5- In voiding disorders which are associated with inability to empty bladder, and in children who frequently holds urination too long, UTI can develop easily since urinary flow rate slows down and bacteria cannot be completely eliminated. Constipation is also another reason facilitating development of UTI by impairing the ability of emptying bladder due to compression of intestines.

WHAT ARE THE SYMPTOMS OF URINARY TRACT INFECTION?

Clinical findings of UTI are not specific in infants under the age of two years. Every febrile baby should be investigated for UTI. Interrupted urination, crying during urination, poor urinary flow and abnormal smell of urine are warning signs for parents. Persistent jaundice in newborn period, tendency to sleep, hypoactivity, crying without reason, irritability, restlessness, loss of appetite, malnutrition, diarrhea, vomiting and inability to gain weight, are among other symptoms of UTI in pediatric population.

Older children are able to express their complaints. Lower urinary tract infection, or cystitis, is characterized with dysuria, frequent urination, sensation of urgency, abnormal smell of urine, incontinence and hematuria. For pyelonephritis, the symptoms are associated with fever, vomiting, flank pain and abdominal pain. In addition, such patients may suffer from growth retardation and inability to gain weight.

HOW CAN URINARY TRACT INFECTION BE DIAGNOSED?

Presence of white blood cells and bacteria in urine is suggestive of UTI. The final diagnosis is made by isolation of the microorganism in urine culture. Mid-stream urine flow is sampled for urine culture. For younger children and babies without urination control, the most common method to collect urine is to use urine bags after perineal region is appropriately cleaned. Urine bag should be frequently changed since the risk of contamination is high. Urine sample can also be taken using a urinary catheter, which is placed via urethra, or using a needle which is percutaneously inserted from suprapubic region to urinary bladder. Urine samples should be immediately sent to the laboratory in order to avoid risk of contamination and to get more reliable results .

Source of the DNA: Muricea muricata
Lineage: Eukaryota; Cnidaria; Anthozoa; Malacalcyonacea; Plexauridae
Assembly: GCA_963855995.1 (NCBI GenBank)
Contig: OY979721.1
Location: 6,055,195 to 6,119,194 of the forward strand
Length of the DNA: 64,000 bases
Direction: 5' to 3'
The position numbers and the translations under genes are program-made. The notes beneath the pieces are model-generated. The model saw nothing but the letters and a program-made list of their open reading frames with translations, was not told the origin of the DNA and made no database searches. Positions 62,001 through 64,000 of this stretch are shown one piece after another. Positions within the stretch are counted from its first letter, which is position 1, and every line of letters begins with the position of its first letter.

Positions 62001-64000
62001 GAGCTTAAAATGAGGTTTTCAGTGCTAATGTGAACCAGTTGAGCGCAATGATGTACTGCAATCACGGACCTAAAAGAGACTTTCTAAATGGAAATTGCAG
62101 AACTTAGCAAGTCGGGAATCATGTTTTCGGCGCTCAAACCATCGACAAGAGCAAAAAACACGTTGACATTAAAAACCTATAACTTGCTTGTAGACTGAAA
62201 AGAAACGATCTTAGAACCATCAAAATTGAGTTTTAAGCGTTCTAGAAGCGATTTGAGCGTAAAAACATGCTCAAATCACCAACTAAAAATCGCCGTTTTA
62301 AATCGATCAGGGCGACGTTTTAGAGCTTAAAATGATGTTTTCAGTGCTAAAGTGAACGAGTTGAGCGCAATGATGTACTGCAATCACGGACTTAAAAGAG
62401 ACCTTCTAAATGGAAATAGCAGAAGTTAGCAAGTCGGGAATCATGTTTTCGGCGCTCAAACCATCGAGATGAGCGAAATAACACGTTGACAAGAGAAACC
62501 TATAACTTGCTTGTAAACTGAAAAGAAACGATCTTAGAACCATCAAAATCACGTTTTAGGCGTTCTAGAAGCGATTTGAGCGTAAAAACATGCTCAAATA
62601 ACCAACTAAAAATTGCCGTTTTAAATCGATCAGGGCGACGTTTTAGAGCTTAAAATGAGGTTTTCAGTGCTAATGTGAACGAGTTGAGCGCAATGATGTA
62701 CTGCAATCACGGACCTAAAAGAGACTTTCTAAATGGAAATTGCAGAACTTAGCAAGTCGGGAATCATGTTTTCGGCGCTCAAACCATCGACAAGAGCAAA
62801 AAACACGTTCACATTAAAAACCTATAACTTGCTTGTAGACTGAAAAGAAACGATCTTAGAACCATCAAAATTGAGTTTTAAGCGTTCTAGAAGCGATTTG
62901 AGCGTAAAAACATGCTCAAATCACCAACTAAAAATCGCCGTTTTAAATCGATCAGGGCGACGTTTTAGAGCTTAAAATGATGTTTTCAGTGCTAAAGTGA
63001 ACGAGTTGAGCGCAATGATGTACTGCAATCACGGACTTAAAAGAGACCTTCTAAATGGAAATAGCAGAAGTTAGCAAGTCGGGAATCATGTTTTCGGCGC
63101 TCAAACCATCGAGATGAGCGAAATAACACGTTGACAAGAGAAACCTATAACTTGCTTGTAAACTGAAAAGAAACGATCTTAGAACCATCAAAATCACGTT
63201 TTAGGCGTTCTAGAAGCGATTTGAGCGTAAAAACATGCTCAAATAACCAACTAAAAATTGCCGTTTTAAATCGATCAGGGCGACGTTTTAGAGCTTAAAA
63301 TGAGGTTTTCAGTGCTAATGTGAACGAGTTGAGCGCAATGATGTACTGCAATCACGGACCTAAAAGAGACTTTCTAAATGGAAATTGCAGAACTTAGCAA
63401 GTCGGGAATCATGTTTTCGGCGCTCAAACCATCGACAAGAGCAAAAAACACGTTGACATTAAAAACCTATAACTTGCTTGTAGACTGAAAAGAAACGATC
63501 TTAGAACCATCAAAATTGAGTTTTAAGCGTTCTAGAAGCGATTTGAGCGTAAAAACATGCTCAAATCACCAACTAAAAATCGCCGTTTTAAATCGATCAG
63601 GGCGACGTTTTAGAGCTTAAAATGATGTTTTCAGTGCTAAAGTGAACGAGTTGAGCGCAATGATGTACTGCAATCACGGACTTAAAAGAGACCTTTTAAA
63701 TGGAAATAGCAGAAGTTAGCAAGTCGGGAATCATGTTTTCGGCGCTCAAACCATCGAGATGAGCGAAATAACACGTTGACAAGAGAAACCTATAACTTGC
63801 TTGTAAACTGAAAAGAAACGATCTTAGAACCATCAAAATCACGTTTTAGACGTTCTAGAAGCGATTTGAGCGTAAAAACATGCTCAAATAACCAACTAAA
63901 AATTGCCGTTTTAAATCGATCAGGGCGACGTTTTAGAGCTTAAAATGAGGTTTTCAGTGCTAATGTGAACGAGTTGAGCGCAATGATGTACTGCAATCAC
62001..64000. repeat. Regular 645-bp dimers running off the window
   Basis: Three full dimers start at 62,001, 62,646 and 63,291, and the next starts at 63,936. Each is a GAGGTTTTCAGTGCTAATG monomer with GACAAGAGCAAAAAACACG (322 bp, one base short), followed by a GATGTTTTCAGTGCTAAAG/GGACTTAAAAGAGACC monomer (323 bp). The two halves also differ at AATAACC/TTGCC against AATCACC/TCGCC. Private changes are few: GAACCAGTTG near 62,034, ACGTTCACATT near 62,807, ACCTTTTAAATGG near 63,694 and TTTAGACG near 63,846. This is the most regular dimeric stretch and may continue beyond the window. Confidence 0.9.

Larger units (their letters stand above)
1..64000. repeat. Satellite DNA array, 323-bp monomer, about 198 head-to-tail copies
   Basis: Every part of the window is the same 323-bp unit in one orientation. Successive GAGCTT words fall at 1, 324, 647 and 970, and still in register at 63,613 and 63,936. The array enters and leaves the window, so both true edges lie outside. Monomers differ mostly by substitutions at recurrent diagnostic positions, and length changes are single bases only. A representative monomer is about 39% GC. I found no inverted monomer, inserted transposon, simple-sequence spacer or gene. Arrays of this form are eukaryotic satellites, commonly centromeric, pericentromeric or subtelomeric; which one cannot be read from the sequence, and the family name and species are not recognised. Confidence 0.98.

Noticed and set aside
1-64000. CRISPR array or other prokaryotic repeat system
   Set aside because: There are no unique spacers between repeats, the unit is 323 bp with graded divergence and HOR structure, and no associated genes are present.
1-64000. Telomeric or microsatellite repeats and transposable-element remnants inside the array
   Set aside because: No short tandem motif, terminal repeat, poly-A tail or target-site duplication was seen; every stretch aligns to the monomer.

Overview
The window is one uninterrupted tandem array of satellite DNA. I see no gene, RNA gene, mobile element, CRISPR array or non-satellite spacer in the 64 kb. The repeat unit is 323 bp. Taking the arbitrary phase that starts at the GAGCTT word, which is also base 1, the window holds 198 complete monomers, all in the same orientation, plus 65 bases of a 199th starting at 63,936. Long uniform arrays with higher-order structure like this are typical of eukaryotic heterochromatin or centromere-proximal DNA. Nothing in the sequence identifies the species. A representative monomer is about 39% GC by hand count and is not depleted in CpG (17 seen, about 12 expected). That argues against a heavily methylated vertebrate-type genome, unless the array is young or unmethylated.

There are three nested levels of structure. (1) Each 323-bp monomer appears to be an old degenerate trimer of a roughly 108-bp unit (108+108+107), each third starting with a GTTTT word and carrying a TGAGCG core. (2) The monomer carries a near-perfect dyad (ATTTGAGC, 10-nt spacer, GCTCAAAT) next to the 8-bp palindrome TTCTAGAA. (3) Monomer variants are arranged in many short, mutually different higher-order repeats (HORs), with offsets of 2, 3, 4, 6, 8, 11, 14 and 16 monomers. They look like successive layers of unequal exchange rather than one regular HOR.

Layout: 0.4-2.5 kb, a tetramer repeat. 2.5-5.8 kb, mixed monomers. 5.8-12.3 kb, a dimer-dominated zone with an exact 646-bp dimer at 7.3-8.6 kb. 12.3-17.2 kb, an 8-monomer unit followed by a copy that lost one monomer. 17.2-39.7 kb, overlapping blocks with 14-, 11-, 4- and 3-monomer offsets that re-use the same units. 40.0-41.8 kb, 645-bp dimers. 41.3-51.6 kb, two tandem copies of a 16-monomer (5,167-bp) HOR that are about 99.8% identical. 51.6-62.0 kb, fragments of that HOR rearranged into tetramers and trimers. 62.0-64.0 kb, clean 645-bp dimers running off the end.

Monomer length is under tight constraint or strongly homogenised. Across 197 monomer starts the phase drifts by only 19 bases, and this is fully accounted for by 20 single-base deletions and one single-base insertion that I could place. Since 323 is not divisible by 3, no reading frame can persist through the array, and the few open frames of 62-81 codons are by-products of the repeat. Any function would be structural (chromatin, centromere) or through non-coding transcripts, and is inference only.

HOW TO TREAT AND FOLLOW-UP URINARY TRACT INFECTION?

Urinary tract infection is treated with antibiotics for 7-14 days. In addition to the treatment of UTI in children, it is necessary to investigate high-risk patients with imaging studies and to apply preventive measures to avoid new infections. Renal ultrasonography is the most common method used for research purposes. Voiding cystourethrography, performed after urinary catheterization, is used to investigate VUR when necessary. Nuclear renal scans obtained in nuclear medicine departments, are useful methods revealing the renal functions and the damage of kidneys. Preventive therapy include adequate fluid intake, providing genital hygiene, frequent bladder emptying, prevention of constipation, correction of voiding dysfunction and circumcision for male children. In addition to those measures, prophylactic antibiotherapy can be started in selected patients.

In conclusion, UTI is an important problem in childhood. Early and appropriate treatment with necessary investigations and preventive measures and with a good cooperation of physician and parents, will minimize the risk of renal damage.


This post has been written by Prof. Dr. Gülay Demircin and viewed 9923 times.